Good Better Butter for healthy heart!
Raw butter is good for the heart and bones
November 7, 2012 by Blanche Levine
Raw butter is one of the best sources of vitamin K2, a vital, fat-soluble nutrient for good health. Vitamin K1 and K2 are essential for calcium utilization, bone strength and cardiovascular health. In fact, without sufficient levels of vitamin K2, excess calcium can get deposited in the arterial walls and promote heart disease.
Can fatty food actually lower your risk of a heart attack?
A 2004 study, published in the Journal of Nutrition, analyzed the intake of vitamin K2 among 4,807 people, and found those with the highest intake had a significantly lower risk of coronary heart disease and atherosclerosis. They were also found to much less likely to succumb to heart disease.
The Rotterdam Study followed more than 4,600 men over the age of 55, and found that the highest intake of vitamin K2 was associated with a 52 percent lower risk of severe aortic calcification, a 41 percent lower risk of coronary heard disease (CHD), a 51 percent lower risk of CHD mortality, and 26 percent lower risk of total mortality.
The fear of fat is NOT grounded in good science.
Naturally, let’s not forget the “big picture” – when it comes to disease prevention. You may want to include all-natural, chemical free animal foods to your diet but always eat a variety of fruits and vegetables for optimal health.
A recent study published in the International Journal of Environmental Research and Public Health evaluated over 1,700 Swedish men over a twelve year period, and found that fruit and vegetable consumption was associated with a decreased risk of heart disease, especially when combined with moderate amounts of full-fat, dairy consumption.
The best sources for vitamin K2 and K1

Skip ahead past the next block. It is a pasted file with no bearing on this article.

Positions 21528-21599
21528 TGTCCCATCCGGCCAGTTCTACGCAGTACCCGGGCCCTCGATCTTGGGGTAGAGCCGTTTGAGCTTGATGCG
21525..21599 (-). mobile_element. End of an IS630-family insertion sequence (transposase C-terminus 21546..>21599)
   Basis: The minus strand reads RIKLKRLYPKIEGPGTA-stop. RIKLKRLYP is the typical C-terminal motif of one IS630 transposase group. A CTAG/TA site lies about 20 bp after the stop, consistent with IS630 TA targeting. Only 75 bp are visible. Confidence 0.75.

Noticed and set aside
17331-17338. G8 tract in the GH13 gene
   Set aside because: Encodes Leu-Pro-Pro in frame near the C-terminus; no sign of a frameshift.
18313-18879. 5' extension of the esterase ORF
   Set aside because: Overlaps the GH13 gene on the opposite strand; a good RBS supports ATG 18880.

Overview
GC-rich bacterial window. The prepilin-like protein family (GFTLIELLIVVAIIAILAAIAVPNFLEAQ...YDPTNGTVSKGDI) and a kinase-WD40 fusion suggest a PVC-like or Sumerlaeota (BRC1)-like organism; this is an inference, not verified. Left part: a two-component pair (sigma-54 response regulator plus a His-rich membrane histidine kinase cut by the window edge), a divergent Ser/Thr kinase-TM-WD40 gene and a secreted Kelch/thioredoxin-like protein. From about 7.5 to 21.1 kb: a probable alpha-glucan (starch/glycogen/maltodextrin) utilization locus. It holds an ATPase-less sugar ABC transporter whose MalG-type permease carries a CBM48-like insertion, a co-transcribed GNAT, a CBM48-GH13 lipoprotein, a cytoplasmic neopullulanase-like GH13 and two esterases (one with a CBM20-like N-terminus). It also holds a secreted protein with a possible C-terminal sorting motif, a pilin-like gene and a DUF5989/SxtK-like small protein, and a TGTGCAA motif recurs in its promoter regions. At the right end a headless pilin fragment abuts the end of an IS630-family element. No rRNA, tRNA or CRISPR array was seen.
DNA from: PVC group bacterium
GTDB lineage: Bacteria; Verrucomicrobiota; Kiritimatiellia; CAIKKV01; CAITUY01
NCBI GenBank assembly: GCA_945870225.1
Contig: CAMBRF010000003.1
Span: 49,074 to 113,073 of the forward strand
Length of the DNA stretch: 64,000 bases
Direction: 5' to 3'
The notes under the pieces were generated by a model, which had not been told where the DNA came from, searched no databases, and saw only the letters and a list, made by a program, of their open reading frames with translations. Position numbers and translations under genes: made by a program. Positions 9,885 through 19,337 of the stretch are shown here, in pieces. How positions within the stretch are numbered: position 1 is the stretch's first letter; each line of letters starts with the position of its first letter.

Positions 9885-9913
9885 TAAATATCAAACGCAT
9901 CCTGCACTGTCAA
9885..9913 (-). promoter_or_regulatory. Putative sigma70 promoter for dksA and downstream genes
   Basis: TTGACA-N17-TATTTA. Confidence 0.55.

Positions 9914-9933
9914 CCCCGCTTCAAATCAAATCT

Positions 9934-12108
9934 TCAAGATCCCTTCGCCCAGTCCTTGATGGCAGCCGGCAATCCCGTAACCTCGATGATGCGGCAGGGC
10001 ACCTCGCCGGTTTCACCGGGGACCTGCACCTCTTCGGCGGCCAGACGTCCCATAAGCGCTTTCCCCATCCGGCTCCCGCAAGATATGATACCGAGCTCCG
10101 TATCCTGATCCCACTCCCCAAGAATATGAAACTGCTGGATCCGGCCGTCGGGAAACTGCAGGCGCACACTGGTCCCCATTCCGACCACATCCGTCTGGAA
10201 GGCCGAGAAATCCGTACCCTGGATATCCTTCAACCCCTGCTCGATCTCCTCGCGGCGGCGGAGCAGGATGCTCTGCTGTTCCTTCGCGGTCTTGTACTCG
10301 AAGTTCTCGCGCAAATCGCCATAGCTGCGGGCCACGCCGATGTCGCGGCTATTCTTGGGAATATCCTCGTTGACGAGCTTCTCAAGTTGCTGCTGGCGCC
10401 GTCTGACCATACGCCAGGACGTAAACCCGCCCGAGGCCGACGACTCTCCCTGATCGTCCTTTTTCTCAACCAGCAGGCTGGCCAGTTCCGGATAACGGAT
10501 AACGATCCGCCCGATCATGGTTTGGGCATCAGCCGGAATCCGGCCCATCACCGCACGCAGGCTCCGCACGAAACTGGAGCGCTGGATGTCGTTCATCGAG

Vitamin K2 is found almost exclusively in animal foods such as butter, cheese, and other products from pasture-raised animals. Why is vitamin K2 so important? Scientific research has shown that this essential nutrient helps to deliver calcium where it’s needed and removes excess minerals from soft tissues – preventing calcification of vulnerable places such as, the arteries and kidneys.
Interestingly, Weston Price observed how vitamins A, D and K2 have an important relationship with each other. Vitamins A and D signal the production of several key proteins – but K2 is required to activate these proteins. In other words, without K2, vitamin D will not be absorbed – as well.
Most of the dark, leafy greens such as, kale, collards, Swiss chard, spinach, mustard greens, broccoli, Brussels sprouts, cabbage and parsley are a good source of K1 but (remember) healthy fats makes it more bio-available within the body.
Unfortunately, at this time, we don’t have the freedom to buy raw butter – everywhere. Government “health” agencies make it difficult to have access to whole foods – which is why it’s so important to support your local (organic) farmer. The future of humanity greatly depends on our food choices.http://wholehealthsource.blogspot.com/2 ... in-k2.html